Anthem Blue Cross and Blue Shield of Indiana will open a new online exchange to Indiana employers on Jan. 1, where workers could purchase medical benefits from a group of plans using a fixed sum of money given them by their employers.
The online exchange, called Anthem Health Marketplace, is the biggest move yet by health insurers in Indiana to sell defined-contribution health plans—which are the 401(k) of health benefits.
Most employers now pick a set of health benefits and then tell employees how much they must pay for coverage. But with defined-contribution plans, employers choose a batch of health plans and set an amount they will contribute toward buying one of them.
Then employees choose which to purchase, apply their employer’s contribution, and make up any difference with their own money.
The defined-contribution idea dates back to so-called “cafeteria plans” of the 1980s, but it is getting new momentum now as employers desperately seek ways to control the costs of their employee health benefits.
Anthem held a webinar with benefits brokers in November to pitch the concept. Its main selling points are that defined-contribution plans allow employers to predict and control their spending on health benefits and that they give employees more choices to find a health plan that fits their needs.
“There’s a great deal of conversation and discussion with our clients and our partner agents in the market about this market solution,” said Rick Rhodes, regional vice president of sales for Anthem Indiana. “We believe this is a solution that is sustainable.”
Anthem, a subsidiary of Indianapolis-based WellPoint Inc., is launching similar exchanges in eight other states: California, Nevada, Colorado, Missouri, Wisconsin, Kentucky, Ohio and Georgia. The exchanges use technology developed by Minnesota-based Bloom Health, in which WellPoint and three other Blue Cross and Blue Shield insurers bought a controlling stake last year.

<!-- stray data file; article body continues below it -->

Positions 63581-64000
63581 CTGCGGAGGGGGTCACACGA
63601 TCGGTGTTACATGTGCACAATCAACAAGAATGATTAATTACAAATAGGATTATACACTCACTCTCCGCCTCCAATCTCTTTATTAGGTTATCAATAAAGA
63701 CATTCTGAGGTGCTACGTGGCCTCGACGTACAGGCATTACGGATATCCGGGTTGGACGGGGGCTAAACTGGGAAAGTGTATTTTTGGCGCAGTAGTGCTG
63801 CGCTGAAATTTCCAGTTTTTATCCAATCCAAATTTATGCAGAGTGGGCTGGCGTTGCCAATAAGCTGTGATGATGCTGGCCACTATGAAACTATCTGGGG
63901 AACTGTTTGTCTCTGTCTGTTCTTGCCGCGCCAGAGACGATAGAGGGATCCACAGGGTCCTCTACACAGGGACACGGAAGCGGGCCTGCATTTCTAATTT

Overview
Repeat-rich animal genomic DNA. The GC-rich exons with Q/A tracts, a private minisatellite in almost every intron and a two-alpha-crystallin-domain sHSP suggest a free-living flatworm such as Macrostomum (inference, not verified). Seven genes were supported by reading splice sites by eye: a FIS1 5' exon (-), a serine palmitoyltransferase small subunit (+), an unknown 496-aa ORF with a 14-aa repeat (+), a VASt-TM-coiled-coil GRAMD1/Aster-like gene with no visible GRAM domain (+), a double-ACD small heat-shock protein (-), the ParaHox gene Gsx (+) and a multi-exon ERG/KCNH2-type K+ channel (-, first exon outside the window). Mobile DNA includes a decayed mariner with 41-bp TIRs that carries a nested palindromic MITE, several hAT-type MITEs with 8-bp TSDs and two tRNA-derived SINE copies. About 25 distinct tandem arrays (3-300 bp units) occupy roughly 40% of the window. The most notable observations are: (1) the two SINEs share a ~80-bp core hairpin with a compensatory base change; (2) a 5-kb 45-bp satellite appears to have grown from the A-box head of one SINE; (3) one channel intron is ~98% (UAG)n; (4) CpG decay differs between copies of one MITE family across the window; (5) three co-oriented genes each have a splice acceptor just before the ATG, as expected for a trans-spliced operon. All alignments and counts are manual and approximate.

In all, WellPoint expects employers covering 30,000 people to use its marketplace to choose benefits next year. Nationwide, WellPoint Inc. insures 26.7 million people through its employer clients.
In Indiana, two employers will pilot the Anthem Health Marketplace. Rhodes declined to name them, but said each employs more than 100 workers.
Initially, the Anthem Health Marketplace will be open to employers with 51 or more employees. Then on July 1, it will expand to include employers with two to 50 workers.
Sheri Alexander, senior vice president of employee benefits at Indianapolis-based insurance brokerage Gregory & Appel, said the defined-contribution concept has legs—especially for employers with 51 to 250 workers.
“I think they’ll eat it up,” Alexander said, adding, “It definitely could gain traction out of the gate.”
Anthem’s online exchange soon will have company. Minnesota-based UnitedHealthcare is eyeing the concept. And consulting firms, such as Aon Hewitt, are operating exchanges where multiple insurers can offer plans. Benefits brokers say Aon hasn’t actively pitched its exchange in Indiana yet.
In addition, the 2010 Patient Protection & Affordable Care Act called for publicly run insurance exchanges in all states by 2014. Those exchanges will give small-business employees and other individuals a forum to buy health insurance and also receive taxpayer-funded subsidies—if their incomes are low or moderate.
One group eager to try the Anthem Health Marketplace is the Indiana State Medical Association, the state’s largest trade group of physician practices. The association is working with Anthem to begin participating in the first half of next year.